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Assam Fish Noodle Soup

30 Mar

When mum was here, she brought with her a whole box of spices from Malaysia. It was lent and it was Friday and I was racking my head as to what to make. Wyld Man isn’t big on fish. I wanted something different. I thought of the box of spices and thought-what can I make with those? What it I used it on fish (they were mostly spices for poultry or beef dishes.) When I was back in Malaysia, there was a shop near dad’s clinic that sold this delicious fish head assam soup with noodles. It was EXTREMELY yummy. Golden, milky, spicy and hot. I craved it. I didn’t know how to make it. I made a guess. And so this recipe was born.


Frozen fish, dried noodles, Nyonya Steam Fish Spices, turmeric powder, okra, tomatoes, milk, African seasoning, salt, pepper and sugar.

Uncle Sun's Brand of Nyonya Steam Fish Spice Paste

This is the first time I’ve used this brand. I imagine you could use substitute brands with similar ingredients. I didn’t take a picture of the ingredients list on the back, but I would hazard a guess and say that any paste with chili, shallots, ginger, garlic, turmeric, lemongrass, galangal should do as well.

Boil some water

Cut the stalk of the okra heads.

I used about 10 little okras for two serves.

Quarter the tomatoes

I used 3 large tomatoes.

Cube the fish

I used Nile perch that were on special-you could use anything as a substitute. The dish has so many spices in it that even fish that smell usually smell fishy won’t. You can also use fish heads for a more intense flavour.

Heat some oil in a pot

Add spices into the pot and stir.

Do not burn the spices. Pour in when the pot is medium hot.

Add the fish and stir.

Add okras

Add a tablespoon of turmeric powder

Add a few dashes of African seasoning


Fill half the pot with boiling water

Add tomatoes

Add half a carton of milk

Add sugar, salt and pepper to taste. Bring to a boil and then lower the heat and simmer for 20 minutes till the soup has thickened considerably. Add your dried noodles and boil till the noodles are soft and floats.


Chicken Mee

10 Feb

I bought 3 chicken carcasses yesterday morning and made stock with it. And I spent a good 40 minutes picking off the bits of chicken on the bones-there was quite a lot of it. And I decided to cook a dish with it last night. I wanted something fast and simple. So I made Chicken Mee.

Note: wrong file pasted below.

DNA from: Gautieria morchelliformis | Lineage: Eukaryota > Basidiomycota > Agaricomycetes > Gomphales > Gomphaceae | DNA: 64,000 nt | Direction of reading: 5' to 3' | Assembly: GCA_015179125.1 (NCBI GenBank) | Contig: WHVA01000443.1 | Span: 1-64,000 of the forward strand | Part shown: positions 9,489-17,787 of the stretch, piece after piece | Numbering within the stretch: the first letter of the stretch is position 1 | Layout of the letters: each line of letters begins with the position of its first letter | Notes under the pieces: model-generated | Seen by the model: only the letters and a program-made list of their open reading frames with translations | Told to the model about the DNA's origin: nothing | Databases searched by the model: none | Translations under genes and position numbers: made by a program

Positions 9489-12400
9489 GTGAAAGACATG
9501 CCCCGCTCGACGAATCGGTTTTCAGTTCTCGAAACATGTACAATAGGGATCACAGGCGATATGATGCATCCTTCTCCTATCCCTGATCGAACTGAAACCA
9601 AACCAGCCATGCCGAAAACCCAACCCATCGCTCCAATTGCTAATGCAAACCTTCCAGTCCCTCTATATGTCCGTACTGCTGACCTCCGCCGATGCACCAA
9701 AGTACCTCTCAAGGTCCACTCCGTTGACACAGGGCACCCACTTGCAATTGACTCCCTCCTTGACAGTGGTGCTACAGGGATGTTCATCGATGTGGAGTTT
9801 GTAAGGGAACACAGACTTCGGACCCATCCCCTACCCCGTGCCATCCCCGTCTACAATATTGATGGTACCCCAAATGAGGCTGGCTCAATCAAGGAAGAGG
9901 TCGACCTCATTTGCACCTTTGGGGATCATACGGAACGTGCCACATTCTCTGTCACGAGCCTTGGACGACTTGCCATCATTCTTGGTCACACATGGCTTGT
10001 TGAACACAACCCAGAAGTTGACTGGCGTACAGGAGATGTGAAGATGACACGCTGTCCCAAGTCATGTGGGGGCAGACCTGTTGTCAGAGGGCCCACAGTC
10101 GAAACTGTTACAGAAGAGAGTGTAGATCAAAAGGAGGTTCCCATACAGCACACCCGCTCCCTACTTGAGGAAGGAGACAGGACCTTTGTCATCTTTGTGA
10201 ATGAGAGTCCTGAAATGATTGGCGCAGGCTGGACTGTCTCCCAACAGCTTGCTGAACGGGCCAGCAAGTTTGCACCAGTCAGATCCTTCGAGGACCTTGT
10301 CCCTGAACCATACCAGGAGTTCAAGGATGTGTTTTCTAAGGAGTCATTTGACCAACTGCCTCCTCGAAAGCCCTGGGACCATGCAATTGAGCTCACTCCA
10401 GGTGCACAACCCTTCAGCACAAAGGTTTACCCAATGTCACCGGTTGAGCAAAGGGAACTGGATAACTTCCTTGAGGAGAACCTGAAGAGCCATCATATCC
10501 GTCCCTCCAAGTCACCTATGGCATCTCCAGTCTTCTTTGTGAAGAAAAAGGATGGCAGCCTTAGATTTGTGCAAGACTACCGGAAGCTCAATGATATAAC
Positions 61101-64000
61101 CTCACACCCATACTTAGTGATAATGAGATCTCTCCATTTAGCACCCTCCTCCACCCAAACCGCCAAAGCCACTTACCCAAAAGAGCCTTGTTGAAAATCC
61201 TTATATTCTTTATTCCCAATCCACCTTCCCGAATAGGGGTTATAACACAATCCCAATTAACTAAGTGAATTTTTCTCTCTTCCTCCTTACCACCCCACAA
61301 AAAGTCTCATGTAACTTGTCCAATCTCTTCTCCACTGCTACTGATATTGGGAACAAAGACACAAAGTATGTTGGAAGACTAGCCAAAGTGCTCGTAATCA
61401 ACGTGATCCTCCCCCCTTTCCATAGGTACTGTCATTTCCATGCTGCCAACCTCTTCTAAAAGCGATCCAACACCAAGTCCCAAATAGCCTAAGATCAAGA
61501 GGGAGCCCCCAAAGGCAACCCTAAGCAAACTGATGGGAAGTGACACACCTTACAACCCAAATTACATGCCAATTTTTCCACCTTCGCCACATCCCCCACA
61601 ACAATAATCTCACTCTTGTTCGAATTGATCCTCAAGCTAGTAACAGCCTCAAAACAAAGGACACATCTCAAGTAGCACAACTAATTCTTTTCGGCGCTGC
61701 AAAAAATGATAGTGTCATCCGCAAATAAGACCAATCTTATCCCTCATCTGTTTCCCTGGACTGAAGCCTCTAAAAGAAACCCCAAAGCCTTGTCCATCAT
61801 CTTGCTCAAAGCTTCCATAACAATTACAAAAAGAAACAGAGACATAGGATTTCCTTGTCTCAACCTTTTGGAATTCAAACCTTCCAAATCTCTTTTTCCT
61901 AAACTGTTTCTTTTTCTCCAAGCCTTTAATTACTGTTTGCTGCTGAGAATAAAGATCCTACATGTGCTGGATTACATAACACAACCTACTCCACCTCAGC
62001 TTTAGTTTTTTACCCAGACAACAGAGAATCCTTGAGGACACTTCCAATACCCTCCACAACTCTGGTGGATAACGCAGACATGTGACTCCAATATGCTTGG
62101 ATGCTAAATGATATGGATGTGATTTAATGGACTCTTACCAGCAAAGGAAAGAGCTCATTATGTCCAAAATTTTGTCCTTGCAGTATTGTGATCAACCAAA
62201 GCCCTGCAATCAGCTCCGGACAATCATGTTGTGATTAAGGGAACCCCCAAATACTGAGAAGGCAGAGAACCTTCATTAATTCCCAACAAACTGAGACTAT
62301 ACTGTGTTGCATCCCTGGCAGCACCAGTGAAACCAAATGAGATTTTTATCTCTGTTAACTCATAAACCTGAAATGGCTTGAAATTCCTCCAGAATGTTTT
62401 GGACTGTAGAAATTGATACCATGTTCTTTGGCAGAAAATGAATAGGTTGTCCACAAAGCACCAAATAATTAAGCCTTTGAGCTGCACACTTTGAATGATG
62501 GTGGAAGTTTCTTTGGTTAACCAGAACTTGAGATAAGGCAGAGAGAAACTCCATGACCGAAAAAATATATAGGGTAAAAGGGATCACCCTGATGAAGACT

Mee is the Malaysian word for fat yellow noodles. Meehoon is the word we use for thin noodles, like rice vermicelli. I explained the difference to Wyld Man last night-and he said “I’ll call you MEE now, and MEEHOON after the baby comes.” Hrumph!

Anyways. These were the ingredients I used.

Carrots, Celery, Dark Soy Sauce, Chili Sauce, Oyster Sauce, Eggs, Shredded Chicken, Garlic, Dried yellow noodles, salt and pepper

First, I boiled some water with which to soften the mee.

Setting the kettle boiling

Put the dried mee in a bowl.

Pour boiling water over the mee

And leave for 5 minutes till softened. Different brands will take different times to soften.

I peel and slice my carrots lengthwise. They look like canons ready to fire!

Cut quarter lengthwise again till no more than 1 cm in width.

Turn 90 degrees and chop into squares. Like in the frozen vegies pack.

Wash anc cut the celery sticks where the stems branch out.

Cut the the bottom stems lenthwise like the carrots

Turn 90 degrees and chop

By this time the mee would have been sufficiently softened. Loosen up with a fork.


The brand of oyster sauce that I use-Ayam Brand, which means Chicken brand in Malay.

Add about 2 big tablespoons.

Dark Soy Sauce.

Wyld  Man loves this sauce….bottle. He keeps bugging me to finish it so that he can use it for beer bottling. It’s a crown seal you see. It means that the you can use a beer cap on it repeatedly. Most glass bottles are screw caps which isn’t ideal for beer. But I’ll blog about beer another time.

Add 2 big tablespoons.

Chilli Sauce.

Mae Ploy brand is a brand I’ve heard mentioned in cooking blogs. This sauce has lots and lots of chili seeds in it. But it’s not really hot. Just a thick sweetness with a teeny bite.

2 big tablespoons. Maybe I should just abbreviate this to 2BT

Mix it up and thoroughly coat the mee with the sauces.

Have a taste and correct whatever is missing.

Heat the wok/pan with some oil.

As I’ve explaing before, I would normally use a wok. But I have electric stovetops instead of gas, and my wok is not completely flat-bottomed. So I elect to use a big pan instead. Works just as well.

At the same time, heat some oil in a non-stick pan.

Break a couple of eggs into a bowl and...


Pour it into the non-stick skillet. Leave to set at low heat.